Top Five Questions relating to Millbank leasehold conveyancing
I want to rent out my leasehold flat in Millbank. Conveyancing solicitor who did the purchase is retired - so can't ask him. Is permission from the freeholder required?
Some leases for properties in Millbank do contain a provision to say that subletting is only permitted with prior consent from the landlord. The landlord is not entitled to unreasonably refuse but, in such cases, they would need to review references. Experience dictates that problems are usually caused by unsatisfactory tenants rather than owner-occupiers and for that reason you can expect the freeholder to take up the references and consider them carefully before granting consent.
Looking forward to exchange soon on a studio apartment in Millbank. Conveyancing solicitors assured me that they are sending me a report on Monday. Are there areas in the report that I should be focusing on?
The report on title for your leasehold conveyancing in Millbank should include some of the following:
- Details of the parties to the lease, for example these could be the leaseholder (you), head lessor, freeholder
I am attracted to a couple of maisonettes in Millbank both have in the region of forty five years left on the leases. Should I regard a short lease as a deal breaker?
There are plenty of short leases in Millbank. The lease is a legal document that entitles you to use the premises for a prescribed time frame. As a lease shortens the marketability of the lease decreases and results in it becoming more expensive to extend the lease. For this reason it is generally wise to increase the term of the lease. It is often difficulties arise selling premises with a short lease because mortgage lenders less inclined to grant a loan on such properties. Lease enfranchisement can be a protracted process. We advise that you seek professional help from a conveyancer and surveyor with experience in this arena
What advice can you give us when it comes to finding a Millbank conveyancing firm to deal with our lease extension?
If you are instructing a conveyancer for your lease extension (regardless if they are a Millbank conveyancing practice) it is imperative that he or she should be familiar with the legislation and specialises in this area of conveyancing. We recommend that you make enquires with two or three firms including non Millbank conveyancing practices before you instructing a firm. If the firm is ALEP accredited then that’s a bonus. Some following of questions might be helpful:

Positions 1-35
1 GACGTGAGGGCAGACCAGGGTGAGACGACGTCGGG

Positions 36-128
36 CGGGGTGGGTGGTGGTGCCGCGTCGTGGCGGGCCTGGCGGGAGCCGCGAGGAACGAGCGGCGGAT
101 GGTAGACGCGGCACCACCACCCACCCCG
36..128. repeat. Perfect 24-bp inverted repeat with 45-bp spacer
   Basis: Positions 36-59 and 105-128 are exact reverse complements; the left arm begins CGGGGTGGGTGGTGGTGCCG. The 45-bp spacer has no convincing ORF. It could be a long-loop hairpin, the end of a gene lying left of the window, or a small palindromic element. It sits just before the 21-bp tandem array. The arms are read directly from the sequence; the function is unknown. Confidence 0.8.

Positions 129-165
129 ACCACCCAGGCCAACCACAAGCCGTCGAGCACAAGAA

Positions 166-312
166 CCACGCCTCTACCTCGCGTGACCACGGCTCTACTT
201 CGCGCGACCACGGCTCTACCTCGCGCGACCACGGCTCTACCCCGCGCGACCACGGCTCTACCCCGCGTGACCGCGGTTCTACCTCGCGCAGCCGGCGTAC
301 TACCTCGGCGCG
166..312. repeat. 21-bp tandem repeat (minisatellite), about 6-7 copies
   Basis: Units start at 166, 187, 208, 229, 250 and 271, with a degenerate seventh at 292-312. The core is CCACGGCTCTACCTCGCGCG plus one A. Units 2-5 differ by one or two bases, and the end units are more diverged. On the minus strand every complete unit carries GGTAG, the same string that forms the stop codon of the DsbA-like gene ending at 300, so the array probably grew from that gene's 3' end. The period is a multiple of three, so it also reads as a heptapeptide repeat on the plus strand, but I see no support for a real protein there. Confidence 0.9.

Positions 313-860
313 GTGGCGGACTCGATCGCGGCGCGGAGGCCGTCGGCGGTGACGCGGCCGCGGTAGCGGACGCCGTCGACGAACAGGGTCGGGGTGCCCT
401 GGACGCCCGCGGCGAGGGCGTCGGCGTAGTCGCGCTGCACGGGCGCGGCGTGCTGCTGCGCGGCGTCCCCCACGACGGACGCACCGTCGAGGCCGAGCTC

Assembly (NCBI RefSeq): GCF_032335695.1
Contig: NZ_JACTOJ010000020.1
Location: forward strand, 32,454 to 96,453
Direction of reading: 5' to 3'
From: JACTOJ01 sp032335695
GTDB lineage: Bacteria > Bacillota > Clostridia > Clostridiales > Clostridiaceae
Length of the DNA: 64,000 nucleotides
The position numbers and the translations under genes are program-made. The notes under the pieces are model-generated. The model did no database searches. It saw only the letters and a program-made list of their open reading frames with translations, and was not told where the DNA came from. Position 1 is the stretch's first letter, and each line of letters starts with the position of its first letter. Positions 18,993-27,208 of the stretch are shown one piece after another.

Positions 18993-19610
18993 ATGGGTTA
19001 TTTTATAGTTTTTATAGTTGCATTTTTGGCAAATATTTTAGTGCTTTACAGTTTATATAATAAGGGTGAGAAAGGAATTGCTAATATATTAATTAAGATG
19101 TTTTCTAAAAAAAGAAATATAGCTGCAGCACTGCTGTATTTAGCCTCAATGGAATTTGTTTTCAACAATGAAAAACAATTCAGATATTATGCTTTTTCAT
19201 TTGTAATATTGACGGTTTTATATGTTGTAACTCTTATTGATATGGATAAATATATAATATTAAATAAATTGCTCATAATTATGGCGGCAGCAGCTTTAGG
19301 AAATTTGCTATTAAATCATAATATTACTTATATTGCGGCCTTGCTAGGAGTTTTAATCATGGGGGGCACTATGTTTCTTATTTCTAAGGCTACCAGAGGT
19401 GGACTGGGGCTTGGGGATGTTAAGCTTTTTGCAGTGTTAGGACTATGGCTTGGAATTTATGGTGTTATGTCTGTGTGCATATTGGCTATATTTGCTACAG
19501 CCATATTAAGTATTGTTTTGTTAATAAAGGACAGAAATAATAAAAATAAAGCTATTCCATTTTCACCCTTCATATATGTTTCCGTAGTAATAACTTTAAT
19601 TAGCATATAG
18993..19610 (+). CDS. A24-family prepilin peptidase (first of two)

- If they are not ALEP accredited then why not?
I have tried to negotiate informally with with my landlord to extend my lease without success. Can I apply to the Leasehold Valuation Tribunal? Can you recommend a Millbank conveyancing firm to help?
Where there is a missing freeholder or where there is dispute about what the lease extension should cost, under the relevant legislation you can apply to the Leasehold Valuation Tribunal to decide the sum to be paid.
An example of a Lease Extension matter before the tribunal for a Millbank premises is Flats 12A & 19, Evelyn Mansions Carlisle Place in June 2009. The Tribunal held that the price to be paid for the new lease of Flat 12A is £168,824, For the other flat the price was set at £169,110 This case related to 2 flats. The unexpired lease term was 56 years.
In relation to leasehold conveyancing in Millbank what are the most common lease problems?
Leasehold conveyancing in Millbank is not unique. All leases is drafted differently and drafting errors can sometimes mean that certain clauses are wrong. The following missing provisions could result in a defective lease:
- Repairing obligations to or maintain elements of the premises
- Insurance obligations
- A provision for the recovery of money spent for the benefit of another party.
- Maintenance charge proportions which don’t add up to the correct percentage
A defective lease can cause problems when trying to sell a property as they can affect a potential buyer’s ability to obtain a mortgage. Santander, The Mortgage Works, and Aldermore all have very detailed requirements when it comes to what is expected in a lease. Where a lender has been advised by their lawyers that the lease is problematic they may refuse to provide security, obliging the buyer to pull out.